JOHN EGGERS COLUMN: Hitler is dead. Hatred still lives

As we honor the soldiers who died on the field of battle and served our country so honorably like my father, uncle and father-in-law, we need to look around and ask ourselves, "Is Hitler dead?"

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John Eggers
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I have a copy of May 1, 1945, St. Paul Dispatch in my stash of collectibles. The two-inch headlines read in block letters, "HITLER IS DEAD."

Hitler committed suicide in his bunker on April 30, 1945. When the Dispatch printed the article, there was no mention that he committed suicide.

He was born in 1889, so that would make him 133 years old if he were still living. Since his death, there have always been rumors floating around about him not dying and that he escaped to Argentina or Brazil with a bunch of his Nazi cronies.

I think we can safely say he is no longer with us. Unfortunately, rabid hatred towards others still exists.

There have been scores of books written about Hitler, and, no doubt, they discussed how he spewed hatred. He made every effort to perpetuate an Aryan society.


Hitler promoted the idea that Aryans were racially and culturally superior to other groups of people. If you were not a member of the Aryan race, you were someone insignificant. Hitler didn't like the idea of different races mixing with the Aryan race, so he tried to exterminate them.

When allied soldiers liberated the concentration camps in Germany and Poland, they were shocked at what they saw. They questioned how anyone could be so hateful against other races.

After World War II, our soldiers who liberated death camps in Germany, the Philippines and Japan vividly remembered what they saw. I am sure they thought that such cruelty committed against a race could never happen again. No one could ever again be so hateful.

As we honor the soldiers who died on the field of battle and served our country so honorably like my father, uncle and father-in-law, we need to look around and ask ourselves, "Is Hitler dead?"

Hatred toward others is alive and well in our country and worldwide. It's hard for us to imagine how Russia could invade a peaceful country, kill people indiscriminately, and destroy homes and places of business, schools, hospitals and someone's dreams.

In the first four months of this year, we have had 202 mass shootings, killing 241 people and wounding hundreds of others.

How many more will be killed by the end of the year? These mass killings bode the question, "How can anyone have that much hatred in their heart?"

I wonder what those soldiers who died in WWII would say to us, knowing that so much hatred still exists.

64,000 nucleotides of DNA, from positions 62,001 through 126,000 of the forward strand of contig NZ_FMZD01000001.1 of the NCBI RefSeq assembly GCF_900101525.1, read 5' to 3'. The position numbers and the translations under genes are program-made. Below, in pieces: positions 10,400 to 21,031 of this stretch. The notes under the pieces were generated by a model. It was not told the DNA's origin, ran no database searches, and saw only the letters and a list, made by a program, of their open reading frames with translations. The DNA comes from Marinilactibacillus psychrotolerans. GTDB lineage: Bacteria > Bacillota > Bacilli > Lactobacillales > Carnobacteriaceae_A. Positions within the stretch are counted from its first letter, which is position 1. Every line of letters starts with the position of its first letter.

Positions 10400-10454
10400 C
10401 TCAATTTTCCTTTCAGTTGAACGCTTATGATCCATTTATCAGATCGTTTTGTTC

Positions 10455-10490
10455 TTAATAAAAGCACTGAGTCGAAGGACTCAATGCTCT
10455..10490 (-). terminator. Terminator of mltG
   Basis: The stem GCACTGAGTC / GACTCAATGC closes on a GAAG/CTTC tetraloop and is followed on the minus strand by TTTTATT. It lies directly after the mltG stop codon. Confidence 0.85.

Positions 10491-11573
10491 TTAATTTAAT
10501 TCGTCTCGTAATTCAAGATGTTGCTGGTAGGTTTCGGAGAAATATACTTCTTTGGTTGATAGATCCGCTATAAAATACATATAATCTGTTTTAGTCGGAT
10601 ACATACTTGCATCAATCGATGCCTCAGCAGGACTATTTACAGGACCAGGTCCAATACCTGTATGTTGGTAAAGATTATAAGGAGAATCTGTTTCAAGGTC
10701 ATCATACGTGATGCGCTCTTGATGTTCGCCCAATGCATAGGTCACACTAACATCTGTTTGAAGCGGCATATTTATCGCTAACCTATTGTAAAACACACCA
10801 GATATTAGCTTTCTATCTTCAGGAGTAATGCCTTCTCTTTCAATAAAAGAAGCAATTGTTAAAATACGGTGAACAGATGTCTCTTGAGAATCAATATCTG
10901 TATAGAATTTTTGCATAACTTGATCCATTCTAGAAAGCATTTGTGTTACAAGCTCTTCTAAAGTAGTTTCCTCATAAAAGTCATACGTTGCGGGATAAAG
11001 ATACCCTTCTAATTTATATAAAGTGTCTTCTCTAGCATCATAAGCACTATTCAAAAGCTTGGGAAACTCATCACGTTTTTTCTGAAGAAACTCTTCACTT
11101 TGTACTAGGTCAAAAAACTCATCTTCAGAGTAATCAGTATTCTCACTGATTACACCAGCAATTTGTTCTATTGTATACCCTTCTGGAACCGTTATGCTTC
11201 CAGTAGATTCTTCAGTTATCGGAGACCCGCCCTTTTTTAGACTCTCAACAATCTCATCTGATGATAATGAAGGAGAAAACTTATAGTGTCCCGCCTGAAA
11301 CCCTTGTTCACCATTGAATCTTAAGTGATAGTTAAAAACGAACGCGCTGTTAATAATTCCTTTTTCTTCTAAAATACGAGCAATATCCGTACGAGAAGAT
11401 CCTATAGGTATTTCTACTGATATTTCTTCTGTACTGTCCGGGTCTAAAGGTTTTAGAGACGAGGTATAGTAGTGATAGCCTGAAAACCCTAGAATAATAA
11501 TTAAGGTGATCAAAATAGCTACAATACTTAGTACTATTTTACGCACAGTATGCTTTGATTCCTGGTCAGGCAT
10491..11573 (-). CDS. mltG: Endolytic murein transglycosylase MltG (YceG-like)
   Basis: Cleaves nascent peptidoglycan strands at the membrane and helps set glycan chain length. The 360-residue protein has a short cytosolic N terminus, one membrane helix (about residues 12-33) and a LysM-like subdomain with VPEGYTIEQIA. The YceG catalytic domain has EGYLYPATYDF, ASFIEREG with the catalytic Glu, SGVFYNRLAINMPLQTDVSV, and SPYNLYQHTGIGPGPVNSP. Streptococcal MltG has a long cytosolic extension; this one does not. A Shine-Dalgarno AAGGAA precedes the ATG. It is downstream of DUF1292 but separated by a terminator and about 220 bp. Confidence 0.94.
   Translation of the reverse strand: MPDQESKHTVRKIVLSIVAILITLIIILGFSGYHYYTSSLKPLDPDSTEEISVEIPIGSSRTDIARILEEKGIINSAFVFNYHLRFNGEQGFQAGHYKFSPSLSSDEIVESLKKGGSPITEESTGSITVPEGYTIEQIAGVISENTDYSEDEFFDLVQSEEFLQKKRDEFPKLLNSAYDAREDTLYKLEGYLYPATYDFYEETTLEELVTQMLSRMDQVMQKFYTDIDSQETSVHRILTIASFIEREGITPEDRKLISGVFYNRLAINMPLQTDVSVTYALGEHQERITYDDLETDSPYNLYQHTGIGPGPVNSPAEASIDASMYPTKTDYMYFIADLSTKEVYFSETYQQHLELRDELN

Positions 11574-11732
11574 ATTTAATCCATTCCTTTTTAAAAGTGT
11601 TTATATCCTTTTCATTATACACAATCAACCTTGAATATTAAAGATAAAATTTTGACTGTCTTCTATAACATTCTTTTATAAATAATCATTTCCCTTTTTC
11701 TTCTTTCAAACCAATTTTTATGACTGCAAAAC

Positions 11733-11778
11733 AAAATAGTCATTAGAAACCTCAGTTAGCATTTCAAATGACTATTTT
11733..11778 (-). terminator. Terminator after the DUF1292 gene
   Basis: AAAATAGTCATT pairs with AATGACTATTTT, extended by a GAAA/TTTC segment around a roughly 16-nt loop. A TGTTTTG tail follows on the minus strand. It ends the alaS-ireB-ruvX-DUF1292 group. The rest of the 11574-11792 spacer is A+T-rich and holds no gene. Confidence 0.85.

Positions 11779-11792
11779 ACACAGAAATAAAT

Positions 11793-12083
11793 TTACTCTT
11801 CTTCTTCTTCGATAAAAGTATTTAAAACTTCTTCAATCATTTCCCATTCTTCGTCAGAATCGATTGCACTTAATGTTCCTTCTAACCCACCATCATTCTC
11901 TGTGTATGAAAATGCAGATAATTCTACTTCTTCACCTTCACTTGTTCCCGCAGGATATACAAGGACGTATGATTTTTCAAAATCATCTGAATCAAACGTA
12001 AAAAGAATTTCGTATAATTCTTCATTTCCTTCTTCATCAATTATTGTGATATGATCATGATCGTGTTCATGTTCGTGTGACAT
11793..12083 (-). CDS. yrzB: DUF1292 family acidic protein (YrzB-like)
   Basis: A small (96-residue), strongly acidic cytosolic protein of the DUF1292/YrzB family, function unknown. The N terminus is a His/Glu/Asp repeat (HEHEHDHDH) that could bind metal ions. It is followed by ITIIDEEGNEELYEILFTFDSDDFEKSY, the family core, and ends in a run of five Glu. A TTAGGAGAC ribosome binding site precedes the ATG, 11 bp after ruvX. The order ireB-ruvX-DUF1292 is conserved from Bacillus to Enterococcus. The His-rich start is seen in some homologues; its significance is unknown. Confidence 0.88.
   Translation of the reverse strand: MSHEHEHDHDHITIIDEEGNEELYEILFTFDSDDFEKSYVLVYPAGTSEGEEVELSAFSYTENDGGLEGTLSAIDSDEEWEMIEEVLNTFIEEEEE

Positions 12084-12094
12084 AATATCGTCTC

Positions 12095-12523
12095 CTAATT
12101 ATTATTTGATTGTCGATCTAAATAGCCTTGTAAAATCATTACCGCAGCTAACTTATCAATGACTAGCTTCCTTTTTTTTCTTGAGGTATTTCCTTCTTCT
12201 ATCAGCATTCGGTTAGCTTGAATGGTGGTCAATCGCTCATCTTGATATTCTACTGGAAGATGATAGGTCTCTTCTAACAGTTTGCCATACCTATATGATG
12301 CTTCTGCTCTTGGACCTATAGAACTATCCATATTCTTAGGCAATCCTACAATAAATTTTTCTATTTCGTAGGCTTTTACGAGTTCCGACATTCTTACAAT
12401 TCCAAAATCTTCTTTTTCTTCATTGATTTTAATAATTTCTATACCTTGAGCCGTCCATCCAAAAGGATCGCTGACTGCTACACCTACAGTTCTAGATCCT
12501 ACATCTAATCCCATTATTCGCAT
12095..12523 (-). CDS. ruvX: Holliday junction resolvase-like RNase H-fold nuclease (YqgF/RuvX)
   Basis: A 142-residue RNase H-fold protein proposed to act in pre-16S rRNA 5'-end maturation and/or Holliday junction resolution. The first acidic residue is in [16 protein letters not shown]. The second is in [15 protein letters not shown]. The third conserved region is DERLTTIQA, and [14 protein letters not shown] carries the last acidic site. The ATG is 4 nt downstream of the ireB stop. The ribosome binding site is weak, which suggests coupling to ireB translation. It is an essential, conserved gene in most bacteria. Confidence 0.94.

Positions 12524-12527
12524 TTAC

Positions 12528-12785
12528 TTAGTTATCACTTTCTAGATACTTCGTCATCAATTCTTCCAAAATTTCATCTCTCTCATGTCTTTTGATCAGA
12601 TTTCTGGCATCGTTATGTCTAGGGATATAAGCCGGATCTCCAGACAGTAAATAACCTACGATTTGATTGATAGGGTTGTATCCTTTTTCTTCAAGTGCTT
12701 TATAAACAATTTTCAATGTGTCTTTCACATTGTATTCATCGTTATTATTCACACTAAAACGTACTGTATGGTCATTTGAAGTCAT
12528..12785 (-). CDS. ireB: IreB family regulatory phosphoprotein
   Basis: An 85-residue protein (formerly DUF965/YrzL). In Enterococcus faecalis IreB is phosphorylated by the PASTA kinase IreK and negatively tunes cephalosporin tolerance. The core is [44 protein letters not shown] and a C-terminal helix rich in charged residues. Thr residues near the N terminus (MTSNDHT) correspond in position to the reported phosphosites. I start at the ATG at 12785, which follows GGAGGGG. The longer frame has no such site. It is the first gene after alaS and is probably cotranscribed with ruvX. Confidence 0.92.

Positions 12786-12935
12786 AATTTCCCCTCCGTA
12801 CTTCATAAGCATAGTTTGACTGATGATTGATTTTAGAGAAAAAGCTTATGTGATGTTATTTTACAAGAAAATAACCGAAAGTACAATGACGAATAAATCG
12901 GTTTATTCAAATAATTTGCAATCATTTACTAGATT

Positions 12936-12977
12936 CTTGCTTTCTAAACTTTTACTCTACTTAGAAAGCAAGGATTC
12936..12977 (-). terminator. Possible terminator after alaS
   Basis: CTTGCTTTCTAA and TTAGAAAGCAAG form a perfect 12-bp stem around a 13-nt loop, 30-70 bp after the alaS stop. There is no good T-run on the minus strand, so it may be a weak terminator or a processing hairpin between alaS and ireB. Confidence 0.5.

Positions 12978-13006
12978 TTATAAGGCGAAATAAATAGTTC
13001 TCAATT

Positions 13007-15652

Many would say, "How can this be? Didn't we learn our lesson? What does hatred achieve? Are we a better world because we kill one another with guns? What's wrong with you people? I died believing my death would result in a more peaceful world. What do I see? I see shootings and killings and people talking hatred towards others. I am humiliated."

How do we learn to hate? Indeed, young children don't hate. One minute a child can pull someone's hair, and the next minute that same person is giving a person a kiss or hug. Hatred is learned, and hate is learned from us.

As we grow older, we begin hearing things and reading things, and seeing things that cause one person to think badly toward someone else.

If we continue to hear and read and see the same thing, our brain begins to form patterns, and if that's all we hear, that's what we believe. We brainwash our brains to hate, think differently towards others, and believe that people are a threat to our lifestyle. The only way to get rid of the danger is to get rid of them.

Hitler was a master of propaganda and disinformation, as is Putin. In reality, Hitler was the world's greatest liar because millions of people began to believe him. Putin is a close second. However, people will eventually discover who Putin is, and the Russian people will begin to know the truth.

German people were scared for their lives, as are the Russians. Hitler ran the world's biggest scam and almost got away with it. What would have happened if the United States didn't enter the war? What would happen in Ukraine if NATO did not support Ukraine?

How do you deal with hatred? You deal with the truth and keep telling the truth until the truth wins. "Truth is like the sun. You can shut it out for a time, but it ain't goin' away." Our good friend Elvis Presley said that. It also helps when we love our neighbor as we love ourselves. Happy Memorial Day.

Riddle: Can you solve this word puzzle: Die Die 4? (Answer: To die for.) Our soldiers died so the living could create a peaceful world. We should never stop trying.



Thanks to the Bemidji City Council and Mayor Prince for signing a proclamation in support of high school graduates and our goal of a 100% graduation rate.

John R. Eggers of Bemidji is a former university professor and area principal. He also is a writer and public speaker.

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